Cannatella’s Andes Frog
Cannatella’s Andes frog is one of around twelve species in its genus, Hypodactylus. These species were recently defined as a distinct unit from the vast Eleutherodactylus genus that at one point contained over 700 frog species!
Noblella madreselva occurs in an area measuring just 10km².
Itatiaia Highland Frog
This species is part of the family Craugastoridae, which is believed to have diverged from their closest living relatives over 50 million years ago, before the major Andean uplift.
Arboreal Splayfoot Salamander
Before it was recorded again in 2010, only one individual of the Critically Endangered arboreal splayfoot salamander had been found since the 1980s.
Pigmy Splayfoot Salamander
The Critically Endangered pigmy splayfoot salamander could be considered a master of defence, as it employs a number of different techniques to ward off predators.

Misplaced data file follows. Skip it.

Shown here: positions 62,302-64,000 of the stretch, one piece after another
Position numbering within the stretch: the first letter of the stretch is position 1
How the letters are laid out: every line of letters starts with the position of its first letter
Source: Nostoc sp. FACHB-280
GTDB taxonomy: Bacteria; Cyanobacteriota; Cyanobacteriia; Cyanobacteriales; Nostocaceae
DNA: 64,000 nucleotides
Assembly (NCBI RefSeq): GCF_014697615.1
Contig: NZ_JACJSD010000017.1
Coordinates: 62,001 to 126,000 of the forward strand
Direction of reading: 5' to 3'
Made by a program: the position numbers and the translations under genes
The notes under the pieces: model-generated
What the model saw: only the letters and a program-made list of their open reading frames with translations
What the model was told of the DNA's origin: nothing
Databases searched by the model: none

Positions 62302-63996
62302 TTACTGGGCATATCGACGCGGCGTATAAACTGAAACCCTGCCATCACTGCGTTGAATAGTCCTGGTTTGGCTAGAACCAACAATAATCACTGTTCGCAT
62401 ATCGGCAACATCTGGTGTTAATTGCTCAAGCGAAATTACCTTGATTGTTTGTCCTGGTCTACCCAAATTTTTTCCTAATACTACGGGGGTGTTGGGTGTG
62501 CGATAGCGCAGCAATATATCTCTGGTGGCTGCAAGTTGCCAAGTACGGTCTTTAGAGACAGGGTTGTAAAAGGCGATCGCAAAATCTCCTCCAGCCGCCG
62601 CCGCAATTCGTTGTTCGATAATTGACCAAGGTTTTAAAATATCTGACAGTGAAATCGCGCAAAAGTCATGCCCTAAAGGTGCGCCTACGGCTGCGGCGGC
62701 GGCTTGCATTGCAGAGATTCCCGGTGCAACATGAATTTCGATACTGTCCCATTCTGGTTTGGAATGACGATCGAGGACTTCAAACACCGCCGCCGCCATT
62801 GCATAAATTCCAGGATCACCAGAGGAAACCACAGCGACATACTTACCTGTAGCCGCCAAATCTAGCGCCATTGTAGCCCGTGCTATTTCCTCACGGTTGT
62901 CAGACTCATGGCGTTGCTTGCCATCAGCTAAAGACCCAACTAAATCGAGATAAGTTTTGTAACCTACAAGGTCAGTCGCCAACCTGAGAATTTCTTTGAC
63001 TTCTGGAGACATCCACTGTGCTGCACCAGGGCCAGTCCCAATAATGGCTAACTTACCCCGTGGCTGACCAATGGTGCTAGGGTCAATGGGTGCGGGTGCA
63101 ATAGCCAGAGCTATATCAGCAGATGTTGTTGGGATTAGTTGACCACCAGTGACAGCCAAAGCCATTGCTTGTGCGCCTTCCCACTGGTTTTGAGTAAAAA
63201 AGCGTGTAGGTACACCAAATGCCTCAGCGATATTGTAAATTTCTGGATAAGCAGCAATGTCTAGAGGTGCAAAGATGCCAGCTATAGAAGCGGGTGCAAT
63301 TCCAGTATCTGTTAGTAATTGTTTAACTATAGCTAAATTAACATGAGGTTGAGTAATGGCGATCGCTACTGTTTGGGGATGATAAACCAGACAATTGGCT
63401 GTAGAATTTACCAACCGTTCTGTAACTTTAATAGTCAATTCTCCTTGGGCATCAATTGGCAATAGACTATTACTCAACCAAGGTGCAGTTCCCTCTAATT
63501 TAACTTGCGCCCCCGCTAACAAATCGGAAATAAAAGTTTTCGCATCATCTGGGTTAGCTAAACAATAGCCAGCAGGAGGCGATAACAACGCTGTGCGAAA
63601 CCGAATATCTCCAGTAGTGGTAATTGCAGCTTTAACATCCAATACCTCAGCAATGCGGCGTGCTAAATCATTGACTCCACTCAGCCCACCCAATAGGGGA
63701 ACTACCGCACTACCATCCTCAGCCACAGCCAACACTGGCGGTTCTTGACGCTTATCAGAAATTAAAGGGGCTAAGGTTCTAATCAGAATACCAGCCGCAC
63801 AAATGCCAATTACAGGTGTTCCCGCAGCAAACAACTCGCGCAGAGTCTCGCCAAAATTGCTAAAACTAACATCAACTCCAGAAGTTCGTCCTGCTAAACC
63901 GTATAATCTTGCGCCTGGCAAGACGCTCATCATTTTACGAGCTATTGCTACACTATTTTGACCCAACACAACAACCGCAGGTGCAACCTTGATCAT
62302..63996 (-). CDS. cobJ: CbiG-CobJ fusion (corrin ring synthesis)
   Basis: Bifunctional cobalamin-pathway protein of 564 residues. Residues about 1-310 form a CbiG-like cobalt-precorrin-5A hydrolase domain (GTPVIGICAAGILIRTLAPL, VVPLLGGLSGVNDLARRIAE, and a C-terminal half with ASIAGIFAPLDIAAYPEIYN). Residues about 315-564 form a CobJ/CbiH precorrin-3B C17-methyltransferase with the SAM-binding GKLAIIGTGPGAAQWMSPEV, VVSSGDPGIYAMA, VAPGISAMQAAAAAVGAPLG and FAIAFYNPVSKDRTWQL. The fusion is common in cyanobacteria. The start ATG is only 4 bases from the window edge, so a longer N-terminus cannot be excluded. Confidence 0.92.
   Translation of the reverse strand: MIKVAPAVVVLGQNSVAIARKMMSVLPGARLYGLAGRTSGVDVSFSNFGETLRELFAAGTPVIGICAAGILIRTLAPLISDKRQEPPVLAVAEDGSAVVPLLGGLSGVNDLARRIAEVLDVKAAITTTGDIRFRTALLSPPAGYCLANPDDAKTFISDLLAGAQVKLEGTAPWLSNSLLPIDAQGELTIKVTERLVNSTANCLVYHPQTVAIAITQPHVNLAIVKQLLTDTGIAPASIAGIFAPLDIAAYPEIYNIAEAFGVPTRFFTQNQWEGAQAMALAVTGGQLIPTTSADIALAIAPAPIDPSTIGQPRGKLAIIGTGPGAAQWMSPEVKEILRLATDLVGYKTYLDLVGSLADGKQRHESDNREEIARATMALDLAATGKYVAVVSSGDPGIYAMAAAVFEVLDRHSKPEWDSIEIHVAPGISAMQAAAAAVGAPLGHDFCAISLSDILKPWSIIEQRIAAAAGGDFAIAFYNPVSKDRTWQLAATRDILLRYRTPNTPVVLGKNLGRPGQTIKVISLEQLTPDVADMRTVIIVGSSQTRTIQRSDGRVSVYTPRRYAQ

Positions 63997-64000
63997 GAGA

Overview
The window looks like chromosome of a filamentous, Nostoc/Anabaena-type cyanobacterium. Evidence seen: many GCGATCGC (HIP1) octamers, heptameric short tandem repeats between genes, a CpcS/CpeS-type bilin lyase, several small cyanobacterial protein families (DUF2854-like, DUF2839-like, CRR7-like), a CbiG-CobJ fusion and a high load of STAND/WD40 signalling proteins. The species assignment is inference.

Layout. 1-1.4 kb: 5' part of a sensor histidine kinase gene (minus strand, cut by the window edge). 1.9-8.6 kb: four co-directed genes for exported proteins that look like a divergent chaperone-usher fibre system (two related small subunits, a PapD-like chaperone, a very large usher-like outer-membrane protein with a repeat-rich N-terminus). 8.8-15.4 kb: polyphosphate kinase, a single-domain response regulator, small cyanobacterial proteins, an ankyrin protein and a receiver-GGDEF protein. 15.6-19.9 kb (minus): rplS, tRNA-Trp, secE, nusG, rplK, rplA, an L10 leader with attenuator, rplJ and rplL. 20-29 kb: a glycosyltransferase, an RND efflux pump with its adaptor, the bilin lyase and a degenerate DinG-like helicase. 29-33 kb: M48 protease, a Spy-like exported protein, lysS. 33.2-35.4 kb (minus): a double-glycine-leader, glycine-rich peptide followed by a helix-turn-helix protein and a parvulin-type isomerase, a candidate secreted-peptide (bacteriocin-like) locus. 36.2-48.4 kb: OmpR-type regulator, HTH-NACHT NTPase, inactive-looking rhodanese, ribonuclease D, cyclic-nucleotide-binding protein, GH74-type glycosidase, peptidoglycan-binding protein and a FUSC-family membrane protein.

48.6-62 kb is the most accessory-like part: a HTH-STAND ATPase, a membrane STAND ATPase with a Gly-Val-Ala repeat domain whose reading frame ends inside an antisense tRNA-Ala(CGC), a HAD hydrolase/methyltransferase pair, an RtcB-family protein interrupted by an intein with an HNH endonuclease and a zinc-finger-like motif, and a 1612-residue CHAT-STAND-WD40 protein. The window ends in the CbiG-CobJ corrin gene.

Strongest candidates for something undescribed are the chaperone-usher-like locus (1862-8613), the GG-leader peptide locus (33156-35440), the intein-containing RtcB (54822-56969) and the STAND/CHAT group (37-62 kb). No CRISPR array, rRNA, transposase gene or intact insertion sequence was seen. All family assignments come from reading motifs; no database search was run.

The Critically Endangered puddle frog Phrynobatrachus intermedius is a highly cryptic species endemic to Ghana, and is known from very few specimens.
Myers’ Suriname Toad
Myers’ Suriname toad is a truly bizarre EDGE amphibian. This Endangered amphibian from Panama incubates its eggs under the skin on its back!
Spiny Puddle Frog
The Critically Endangered spiny puddle frog is a miniature species of puddle frog, with adults barely reaching 2 cm long! The species name is derived from the Cameroonian phrase ‘chuku chuku’, meaning ‘spiny’, referring to the minute spinules visible on males.
Cave Splayfoot Salmander
The Critically Endangered cave splayfoot salamander had not been seen for 73 years before its rediscovery in 2010!
Kirthisinghe’s Rock Frog